I had much difficulty getting a lot of good bean seed as the pods split at the seams as they were drying. I suspect it was because of how dry it was all summer and then of course at seed saving time it became wet.
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Bean ‘North Carolina Speckled Long Greasy Cut-Short’ bnNCSL
This another fairly rare bean that I think is deserving of more recognition. The vines are excellent growers and producers. It was late for bean seed collection so those of you north of here may run into problems with that. The pods are not that long, but for a greasy bean they are. For those of you reading who may not know Greasy is a term for bean that look glossy because the little “hairs” that give a bean green a matte appearance are missing. The green beans plump up quite nicely, so they are nice and meaty eating. The flavor is milder bean to my taste. The bean seed is beige with tan speckles. They are semi-cut short if that is a term! Some seed ends do look cut short while others look fairly like a normal bean seed. This variety has strings.
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beanrandynewsome2Bean ‘Roger Newsome (previously known as Randy Newsome) bnRoN
This was a very productive bean fall/October. The beans as you can see turn mostly red with a bit of white as they age. This variety is believed to have originated in Floyd County, KY. There was a mix up in the name at some point. Bill Best also had this bean listed as Randy not Roger. He has since told me the name should be Roger.
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Bean ‘Red and White Fall bnRWF
This fairly unknown heirloom fall/October bean is productive and tasty. This variety can be a tad late for seed saving in the north. Fall beans are very popular in the Appalachian area of the US. They should be more well known. You can use them in all stages. They can be eaten as green beans with nice plump seeds in them, and they can be shelled fresh or dried for later use. The dry seeds are very pretty.
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OLYMPUS DIGITAL CAMERAOLYMPUS DIGITAL CAMERARed Striped Greasy bnRSG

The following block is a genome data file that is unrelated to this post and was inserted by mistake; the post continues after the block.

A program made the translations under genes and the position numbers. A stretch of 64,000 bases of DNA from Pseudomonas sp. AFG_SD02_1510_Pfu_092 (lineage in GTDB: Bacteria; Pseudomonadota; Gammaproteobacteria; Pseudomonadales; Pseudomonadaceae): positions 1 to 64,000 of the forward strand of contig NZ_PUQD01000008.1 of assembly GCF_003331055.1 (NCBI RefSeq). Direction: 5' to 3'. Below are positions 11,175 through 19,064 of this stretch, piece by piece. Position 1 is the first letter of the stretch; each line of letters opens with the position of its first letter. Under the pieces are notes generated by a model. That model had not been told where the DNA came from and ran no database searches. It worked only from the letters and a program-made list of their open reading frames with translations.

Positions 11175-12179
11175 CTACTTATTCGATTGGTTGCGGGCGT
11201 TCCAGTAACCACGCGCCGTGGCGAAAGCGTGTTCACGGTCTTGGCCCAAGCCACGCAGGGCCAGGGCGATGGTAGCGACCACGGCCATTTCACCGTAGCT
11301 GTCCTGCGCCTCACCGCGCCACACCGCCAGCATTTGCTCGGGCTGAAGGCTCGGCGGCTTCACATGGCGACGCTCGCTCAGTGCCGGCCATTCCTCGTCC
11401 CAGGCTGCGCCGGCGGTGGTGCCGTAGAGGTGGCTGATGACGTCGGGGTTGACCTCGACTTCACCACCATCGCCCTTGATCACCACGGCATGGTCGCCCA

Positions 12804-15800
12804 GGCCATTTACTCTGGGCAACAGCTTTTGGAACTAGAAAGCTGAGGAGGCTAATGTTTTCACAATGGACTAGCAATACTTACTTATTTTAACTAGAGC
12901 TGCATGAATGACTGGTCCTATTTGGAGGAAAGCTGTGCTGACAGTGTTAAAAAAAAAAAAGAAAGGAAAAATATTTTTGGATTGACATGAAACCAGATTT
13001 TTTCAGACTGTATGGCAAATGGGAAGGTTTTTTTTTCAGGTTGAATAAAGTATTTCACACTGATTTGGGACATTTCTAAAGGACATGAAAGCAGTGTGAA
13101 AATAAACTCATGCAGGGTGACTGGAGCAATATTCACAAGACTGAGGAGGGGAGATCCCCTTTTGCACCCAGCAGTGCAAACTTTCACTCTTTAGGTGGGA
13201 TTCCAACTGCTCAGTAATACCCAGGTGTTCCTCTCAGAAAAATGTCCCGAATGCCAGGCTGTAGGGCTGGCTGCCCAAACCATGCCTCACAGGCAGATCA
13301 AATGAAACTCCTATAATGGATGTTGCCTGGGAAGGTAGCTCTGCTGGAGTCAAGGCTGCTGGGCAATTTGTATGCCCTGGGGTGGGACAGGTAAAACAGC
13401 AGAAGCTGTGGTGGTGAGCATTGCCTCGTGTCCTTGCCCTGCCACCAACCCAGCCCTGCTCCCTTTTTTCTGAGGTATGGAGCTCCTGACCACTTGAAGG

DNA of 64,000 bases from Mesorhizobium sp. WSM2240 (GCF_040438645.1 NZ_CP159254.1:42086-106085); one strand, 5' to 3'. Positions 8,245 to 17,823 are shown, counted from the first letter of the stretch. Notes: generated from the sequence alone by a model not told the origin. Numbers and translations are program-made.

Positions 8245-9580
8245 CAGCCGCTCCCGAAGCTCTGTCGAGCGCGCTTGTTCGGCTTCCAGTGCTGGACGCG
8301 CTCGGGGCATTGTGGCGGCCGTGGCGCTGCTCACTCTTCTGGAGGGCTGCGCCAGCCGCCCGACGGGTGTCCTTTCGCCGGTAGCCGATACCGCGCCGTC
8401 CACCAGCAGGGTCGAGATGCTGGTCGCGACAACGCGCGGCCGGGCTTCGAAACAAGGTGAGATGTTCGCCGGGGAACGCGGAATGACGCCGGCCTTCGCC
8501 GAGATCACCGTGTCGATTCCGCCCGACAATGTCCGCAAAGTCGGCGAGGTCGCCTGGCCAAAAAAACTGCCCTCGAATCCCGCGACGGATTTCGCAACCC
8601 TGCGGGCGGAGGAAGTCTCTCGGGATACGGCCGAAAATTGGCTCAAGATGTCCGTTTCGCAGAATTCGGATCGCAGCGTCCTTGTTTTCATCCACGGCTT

As you can see this is plump looking greasy. The red striping is faint on the green bean, but as it ripens to shelling stage you can see the red on the yellow easier. This is a Kentucky heirloom.
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Red Eye Fall bnREG
This is a rare bean. I think after people try it, it will become quite popular. The beans are incredibly tasty. I don’t think I’ve had better. They have no strings when plump which the way I like to eat beans. So they are a snap to prepare. They also mature quickly which is great for everyone to the north.
Originally these were named ‘Red Eye Greasy’. After having gone to the Oct. seed swap at the Sustainable Mountain Agriculture Center Berea, KY a few yeas back, I found out that these are NOT greasy beans. They are Fall aka October beans. Bill Best and I discussed the beans and one that he has that is very similar. The red marking is not as strong on his. His came from Tennessee. This bean came to me via my forum friend Keith. He received them from a lady named Kathy who was in TN. Unfortunately, her old email does not work. (If you are out there Kathy, please contact us.) The pods are smoother and not tacky like some beans and we figure that is why greasy was attached to the name.
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Bean ‘Romano Pole’ bnRomP.
This wonderfully productive flat green bean is great for those of you with limited space. One plant gave me at least 5 pasta pots(I used this for picking since my little basket wasn’t big enough.) worth of beans. As with many vine type plants, don’t be alarmed if the plants just sit there doing nothing for quite some time. They are putting down roots to support the plant we see. Suddenly they will explode with new growth and lots of beans.
If you have been a customer awhile, you may know my saga about this bean. It was so popular. I could not keep up on demand and bought wholesale for a couple years. Then three years back, I ordered more, and the beans were different, not the square pillow shape they should be. I tried another place, same thing. I tried to contact Pinetree about it since they were where I originally purchased them many years ago, and they still had their seed supply from the previous season. They did not know that the wholesale supply had gone to the wrong seed. I think they more thought I was some crazy person and did not listen to me like I wanted them too. Well, last year’s catalog came out and they were out of stock. I have a suspicion they got more and not the the right beans as I tried to warn them.